EU environmental accession talks begin

Commission rejects long transition periods on sewage treatment, waste, packaging

The EU began formal talks with the six front-running prospective new members on the environmental terms of entry this week by telling them to rethink several requests for long derogations from some of its key laws. In a paper presented in Brussels on Tuesday, the Commission gave its first concrete indication of how hard it will push accession countries to bring their legislation into line with existing standards.

All six countries - Poland, Hungary, the Czech Republic, Slovenia, Estonia and Cyprus - have called for extra time to meet EU standards in at least some areas. The EU has asked for further "substantiation" and "justification" for virtually all the requests. In some cases it rejects them and calls on countries to review their positions by the end of next month.

Hungary was told to rethink its demand for a 14-year delay in complete the capital-intensive implementation of the urban wastewater treatment directive. The EU said it must shorten this period to "fully reflect the priorities of the directive". Estonia and Slovenia have been told to think again over requests for 10-year derogations from the same directive.

Lowest tolerance is granted on laws most affecting the internal market, nature protection, industrial pollution control and framework directives. A demand from Slovenia for more time to reduce the heavy metal content of its packaging, for example, was rejected by the EU as it "may create environmental pressures in other member states and affect the internal market."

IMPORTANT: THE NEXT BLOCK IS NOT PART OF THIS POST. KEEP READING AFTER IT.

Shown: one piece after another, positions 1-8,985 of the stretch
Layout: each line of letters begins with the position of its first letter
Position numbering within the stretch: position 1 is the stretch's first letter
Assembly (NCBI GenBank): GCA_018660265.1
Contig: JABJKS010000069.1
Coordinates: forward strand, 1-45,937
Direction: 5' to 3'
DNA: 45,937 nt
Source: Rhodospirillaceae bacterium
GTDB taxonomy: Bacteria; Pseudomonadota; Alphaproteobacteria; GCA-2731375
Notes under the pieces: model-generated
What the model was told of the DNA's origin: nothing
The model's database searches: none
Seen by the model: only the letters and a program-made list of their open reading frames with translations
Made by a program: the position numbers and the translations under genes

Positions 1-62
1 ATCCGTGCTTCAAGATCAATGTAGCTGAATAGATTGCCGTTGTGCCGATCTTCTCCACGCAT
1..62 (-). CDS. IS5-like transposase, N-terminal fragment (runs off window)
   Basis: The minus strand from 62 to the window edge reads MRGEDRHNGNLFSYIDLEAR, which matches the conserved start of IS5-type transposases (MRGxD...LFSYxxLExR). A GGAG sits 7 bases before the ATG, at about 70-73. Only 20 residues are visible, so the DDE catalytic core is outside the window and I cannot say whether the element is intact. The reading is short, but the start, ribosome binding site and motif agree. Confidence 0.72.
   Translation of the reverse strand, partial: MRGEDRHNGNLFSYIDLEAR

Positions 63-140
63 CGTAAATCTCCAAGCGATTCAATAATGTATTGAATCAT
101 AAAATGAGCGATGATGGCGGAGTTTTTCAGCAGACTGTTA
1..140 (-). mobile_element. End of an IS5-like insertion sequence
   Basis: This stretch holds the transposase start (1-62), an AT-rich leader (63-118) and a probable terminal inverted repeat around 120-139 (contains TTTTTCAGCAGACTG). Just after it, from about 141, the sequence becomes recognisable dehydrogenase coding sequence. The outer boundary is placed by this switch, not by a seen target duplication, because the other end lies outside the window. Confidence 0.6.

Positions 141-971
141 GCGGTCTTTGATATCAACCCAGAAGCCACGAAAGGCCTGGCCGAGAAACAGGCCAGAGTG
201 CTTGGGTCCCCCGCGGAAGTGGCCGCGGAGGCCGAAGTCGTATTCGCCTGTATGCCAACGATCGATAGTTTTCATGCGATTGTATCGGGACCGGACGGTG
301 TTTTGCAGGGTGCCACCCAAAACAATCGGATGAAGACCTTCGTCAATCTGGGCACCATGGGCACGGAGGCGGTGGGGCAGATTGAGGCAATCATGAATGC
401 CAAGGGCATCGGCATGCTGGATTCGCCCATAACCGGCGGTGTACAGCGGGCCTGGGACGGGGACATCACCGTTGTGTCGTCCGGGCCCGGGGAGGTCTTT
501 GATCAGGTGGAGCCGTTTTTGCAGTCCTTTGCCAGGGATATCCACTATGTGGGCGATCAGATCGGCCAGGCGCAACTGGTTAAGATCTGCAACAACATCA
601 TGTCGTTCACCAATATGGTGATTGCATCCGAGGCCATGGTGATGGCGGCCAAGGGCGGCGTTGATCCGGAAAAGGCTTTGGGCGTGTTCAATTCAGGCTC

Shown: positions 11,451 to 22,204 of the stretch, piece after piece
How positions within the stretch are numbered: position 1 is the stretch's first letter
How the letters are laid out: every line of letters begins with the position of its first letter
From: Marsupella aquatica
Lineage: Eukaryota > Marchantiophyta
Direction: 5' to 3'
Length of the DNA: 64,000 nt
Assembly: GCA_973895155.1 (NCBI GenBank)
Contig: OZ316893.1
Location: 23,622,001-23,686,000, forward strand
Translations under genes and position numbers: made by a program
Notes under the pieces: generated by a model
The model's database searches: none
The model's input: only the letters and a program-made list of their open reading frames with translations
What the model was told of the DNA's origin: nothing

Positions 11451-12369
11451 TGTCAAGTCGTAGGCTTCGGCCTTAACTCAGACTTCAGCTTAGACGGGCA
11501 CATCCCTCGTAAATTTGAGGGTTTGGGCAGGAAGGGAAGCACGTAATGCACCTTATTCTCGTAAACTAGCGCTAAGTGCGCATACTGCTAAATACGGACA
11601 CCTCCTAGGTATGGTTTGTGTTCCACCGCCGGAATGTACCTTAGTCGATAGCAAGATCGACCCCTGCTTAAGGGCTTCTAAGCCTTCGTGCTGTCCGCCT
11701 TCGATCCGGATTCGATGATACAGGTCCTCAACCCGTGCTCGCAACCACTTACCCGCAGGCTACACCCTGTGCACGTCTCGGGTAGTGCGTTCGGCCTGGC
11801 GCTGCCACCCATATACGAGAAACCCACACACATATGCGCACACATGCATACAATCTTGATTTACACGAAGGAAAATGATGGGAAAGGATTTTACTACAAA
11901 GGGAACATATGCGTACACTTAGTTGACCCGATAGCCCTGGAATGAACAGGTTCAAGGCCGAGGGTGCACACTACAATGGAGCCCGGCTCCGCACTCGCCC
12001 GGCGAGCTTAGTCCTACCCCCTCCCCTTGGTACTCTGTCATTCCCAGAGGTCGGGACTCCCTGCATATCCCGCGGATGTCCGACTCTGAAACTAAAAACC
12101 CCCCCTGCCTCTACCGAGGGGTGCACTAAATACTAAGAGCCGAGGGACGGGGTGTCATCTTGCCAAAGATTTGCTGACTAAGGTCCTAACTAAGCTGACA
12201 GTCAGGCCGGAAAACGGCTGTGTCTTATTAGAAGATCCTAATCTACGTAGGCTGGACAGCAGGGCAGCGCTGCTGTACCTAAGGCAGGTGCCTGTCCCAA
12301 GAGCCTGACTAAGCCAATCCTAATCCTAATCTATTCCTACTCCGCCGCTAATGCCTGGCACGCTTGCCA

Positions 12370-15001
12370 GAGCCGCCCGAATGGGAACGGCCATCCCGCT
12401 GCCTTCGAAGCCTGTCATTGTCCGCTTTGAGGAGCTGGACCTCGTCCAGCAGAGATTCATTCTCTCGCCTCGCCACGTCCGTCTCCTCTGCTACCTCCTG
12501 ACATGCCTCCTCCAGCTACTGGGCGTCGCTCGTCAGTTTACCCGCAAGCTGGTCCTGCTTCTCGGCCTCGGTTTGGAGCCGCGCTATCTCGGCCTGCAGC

Most of the countries also want to delay implementation of a directive on integrated pollution control at industrial installations beyond the existing deadline of 2007, some asking for exemptions for up to five years. The Commission asked them to explain how they would "address the negative effects" of delayed implementation, including transboundary effects and potential distortion of competition."

Poland, criticised on several occasions recently by Ms Wallström for having made little recent progress on environment, came off worst in the analysis. It has made the most requests for transition periods but has been told to rethink demands for an extra 10 years to comply with framework waste and hazardous waste directives. A request to review all derogation periods after joining the Union was also rebuffed as it "could lead to open-ended transitional measures" feared by some existing EU countries and many NGOs.

Follow Up:
European Commission, tel: +32 2 299 1111.

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